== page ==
Figure 5 shows ranks of each concept by repeating the evaluation after one organisation was removed from the complete assessment at a time. It shows the complete evaluation as indicated by “All” and then evaluation when organisation 1 was removed as “All-Org1”. For reasons of brevity, only four cases are depicted in Fig. 5.

As an example concept A can be analysed here. It was ranked to be sixth in the complete assessment. However when the assessment of organisation 1 was removed from the evaluation, its rank improved to 3. In similar lines, if organisations 2 and 3 were removed one after other from the complete evaluation, ranking of concept A dropped down to 12 and 7 respectively. This indicates that organisation 2 has favoured concept A through its evaluation.

Fig. 5
figure5

Changes in rankings with evaluations of each organisation

Concepts C, D, F, K, N and R ranked consistently worse than 15th and hence are clearly not favoured by any party. Similarly concepts B, E, J, T, U and V ranked consistently better than 10th implying that there was consensus in selecting these concepts to take forward in the project.

Certain concepts were indeed sensitive to group exclusion as observed from Fig. 5. The rankings for concepts A, O, S and V differed very much between their lowest and highest rankings. Concepts A, O and S scored poorly when ORG2 was removed from the assessment. Similarly, concept V was favoured by ORG1 as inferred from the evaluation. The disagreement observed from here may be due to a favoured concept due to the organisation’s previous projects or expertise.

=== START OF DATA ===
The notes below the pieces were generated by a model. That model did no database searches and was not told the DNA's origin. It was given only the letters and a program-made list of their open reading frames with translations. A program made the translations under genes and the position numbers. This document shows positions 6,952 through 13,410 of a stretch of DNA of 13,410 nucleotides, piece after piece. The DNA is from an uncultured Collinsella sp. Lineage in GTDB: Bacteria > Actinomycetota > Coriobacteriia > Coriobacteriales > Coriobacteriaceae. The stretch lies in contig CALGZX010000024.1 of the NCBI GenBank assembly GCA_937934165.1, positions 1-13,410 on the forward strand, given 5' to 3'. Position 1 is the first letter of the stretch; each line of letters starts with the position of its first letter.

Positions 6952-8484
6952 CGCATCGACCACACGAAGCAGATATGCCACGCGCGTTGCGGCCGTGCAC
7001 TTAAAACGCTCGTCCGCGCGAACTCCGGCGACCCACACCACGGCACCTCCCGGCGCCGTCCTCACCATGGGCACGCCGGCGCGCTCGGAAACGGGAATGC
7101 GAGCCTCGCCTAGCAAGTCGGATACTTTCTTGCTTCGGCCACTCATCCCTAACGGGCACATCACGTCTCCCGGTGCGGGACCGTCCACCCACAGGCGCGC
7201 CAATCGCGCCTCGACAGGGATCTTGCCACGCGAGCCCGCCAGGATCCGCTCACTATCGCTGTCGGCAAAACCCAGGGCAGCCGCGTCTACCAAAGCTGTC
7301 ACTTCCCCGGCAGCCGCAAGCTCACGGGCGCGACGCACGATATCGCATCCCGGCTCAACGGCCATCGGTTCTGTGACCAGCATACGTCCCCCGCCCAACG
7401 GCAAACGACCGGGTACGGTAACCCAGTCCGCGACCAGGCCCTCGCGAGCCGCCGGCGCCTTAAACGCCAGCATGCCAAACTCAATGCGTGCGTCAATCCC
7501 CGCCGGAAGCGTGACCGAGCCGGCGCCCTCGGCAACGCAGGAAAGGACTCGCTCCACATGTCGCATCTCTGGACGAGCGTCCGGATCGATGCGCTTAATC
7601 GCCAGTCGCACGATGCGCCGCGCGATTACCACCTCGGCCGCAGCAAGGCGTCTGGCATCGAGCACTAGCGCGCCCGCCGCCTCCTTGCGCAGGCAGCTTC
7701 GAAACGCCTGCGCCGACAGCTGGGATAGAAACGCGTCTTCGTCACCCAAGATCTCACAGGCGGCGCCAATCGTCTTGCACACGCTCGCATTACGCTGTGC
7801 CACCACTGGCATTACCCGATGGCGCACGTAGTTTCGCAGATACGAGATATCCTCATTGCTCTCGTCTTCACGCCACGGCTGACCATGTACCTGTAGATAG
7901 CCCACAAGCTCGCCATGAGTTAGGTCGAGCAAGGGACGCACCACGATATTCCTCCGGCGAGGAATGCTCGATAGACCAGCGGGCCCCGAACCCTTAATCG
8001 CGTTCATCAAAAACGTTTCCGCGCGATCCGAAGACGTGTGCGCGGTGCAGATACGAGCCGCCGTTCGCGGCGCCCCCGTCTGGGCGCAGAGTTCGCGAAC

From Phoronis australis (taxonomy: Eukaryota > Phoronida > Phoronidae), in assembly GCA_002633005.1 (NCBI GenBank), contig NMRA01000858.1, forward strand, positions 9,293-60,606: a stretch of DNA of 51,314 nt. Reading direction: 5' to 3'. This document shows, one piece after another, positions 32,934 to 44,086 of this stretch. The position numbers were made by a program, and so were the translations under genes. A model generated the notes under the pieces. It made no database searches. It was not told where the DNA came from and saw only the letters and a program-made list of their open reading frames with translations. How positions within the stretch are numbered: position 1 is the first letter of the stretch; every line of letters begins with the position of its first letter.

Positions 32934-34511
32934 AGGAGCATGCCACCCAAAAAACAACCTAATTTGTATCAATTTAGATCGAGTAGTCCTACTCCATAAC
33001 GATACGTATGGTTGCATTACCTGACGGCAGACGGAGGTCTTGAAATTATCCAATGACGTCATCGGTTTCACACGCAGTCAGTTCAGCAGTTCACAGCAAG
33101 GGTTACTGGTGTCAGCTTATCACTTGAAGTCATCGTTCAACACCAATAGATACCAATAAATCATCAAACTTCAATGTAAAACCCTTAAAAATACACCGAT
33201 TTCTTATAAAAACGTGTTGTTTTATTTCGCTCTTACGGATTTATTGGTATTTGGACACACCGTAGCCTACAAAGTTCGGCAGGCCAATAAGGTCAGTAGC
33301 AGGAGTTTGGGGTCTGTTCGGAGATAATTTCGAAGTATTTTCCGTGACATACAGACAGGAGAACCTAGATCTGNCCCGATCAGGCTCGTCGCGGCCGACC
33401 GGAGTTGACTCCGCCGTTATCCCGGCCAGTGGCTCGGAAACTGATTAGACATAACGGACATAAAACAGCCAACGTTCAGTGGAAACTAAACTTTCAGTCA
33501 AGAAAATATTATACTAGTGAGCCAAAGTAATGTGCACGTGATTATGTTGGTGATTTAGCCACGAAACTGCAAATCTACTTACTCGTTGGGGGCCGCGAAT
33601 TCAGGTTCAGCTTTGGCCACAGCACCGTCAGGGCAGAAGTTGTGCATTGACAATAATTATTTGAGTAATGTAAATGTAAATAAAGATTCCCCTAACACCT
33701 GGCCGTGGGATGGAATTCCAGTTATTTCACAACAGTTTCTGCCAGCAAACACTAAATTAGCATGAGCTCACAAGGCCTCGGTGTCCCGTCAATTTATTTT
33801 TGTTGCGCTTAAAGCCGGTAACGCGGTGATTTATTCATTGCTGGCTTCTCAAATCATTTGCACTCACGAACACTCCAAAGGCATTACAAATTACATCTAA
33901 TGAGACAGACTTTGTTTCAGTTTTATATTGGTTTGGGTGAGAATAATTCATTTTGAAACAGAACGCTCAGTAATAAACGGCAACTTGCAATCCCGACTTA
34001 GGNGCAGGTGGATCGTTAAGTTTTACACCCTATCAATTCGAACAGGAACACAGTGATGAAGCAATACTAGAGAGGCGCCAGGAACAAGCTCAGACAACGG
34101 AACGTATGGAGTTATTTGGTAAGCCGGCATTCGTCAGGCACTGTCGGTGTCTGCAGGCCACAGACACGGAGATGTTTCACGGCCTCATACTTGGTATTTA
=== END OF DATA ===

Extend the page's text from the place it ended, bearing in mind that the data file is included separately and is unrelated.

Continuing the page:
Sensitivity to expertise of evaluators

Figure 6 shows the ranking of concepts when the analysis was grouped based on expertise of the evaluators.

Whilst there was consensus on the less favoured concepts, there seemed to be a polarised view on some of them. Some important observations on the top 10 ranked concepts can be drawn from this analysis:

  • Track engineers did not favour the concept ‘O’ which is based on vehicle active steering and rather preferred concept ‘P’ which is based on flange-back steering.

  • Control engineers and mechanical engineers preferred concept ‘O’ (active steering) and concept ‘S’ (dynamic flanges), but not concept ‘E’ (flange bearing frogs) or ‘V’ (spring loaded pins).

Fig. 6
figure6

Ranking of concepts according to groups with similar expertise

These results show that the MCDM can be heavily influenced by the subject expertise and past experiences. Whilst this can be good in terms of informing the team members on realistic and achievable concepts, it could also hinder the creativity in terms of finding an elegant solution.

Sensitivity to consolidated weighting

As mentioned in section 4.1, Fig. 7 shows the ranking results by applying two separate weightings provided by two other participants from the project consortium. The results show that the rankings of the concepts listed are consistent despite different the changes to weightings by a different set of expert groups. If a demarcation line at rank 10 is considered, only the results from concept H and S are affected due to weightings. Because in other concepts, the ranks due to any weighting method, is either within or over rank 10.

Fig. 7
figure7

Changes to concept rankings with respect to weightings

Sensitivity analysis against individual criteria

To assess the sensitivity of ranking to individual criteria, the weightings were altered in a ‘one at a time’ fashion as described in Section 3.3. The frequency of the rankings from all iterations has been plotted in Fig. 8 for first five concepts out of the original evaluation as mentioned in section 3.3. It can be seen that concepts ‘U’, ‘B’ and ‘E’ are consistent in the rankings which indicate that they are least sensitive to changes in weightings. Concepts ‘V’ and ‘J’ are influenced with varying weightings, whereas concepts ‘T’ and ‘G’ showed tendency towards lower ranks (i.e. rank number increasing), but not shown for brevity as they are not ranked within the first five concepts.

Fig. 8
figure8

Frequency of ranks received by concepts with varying weightings

Discussion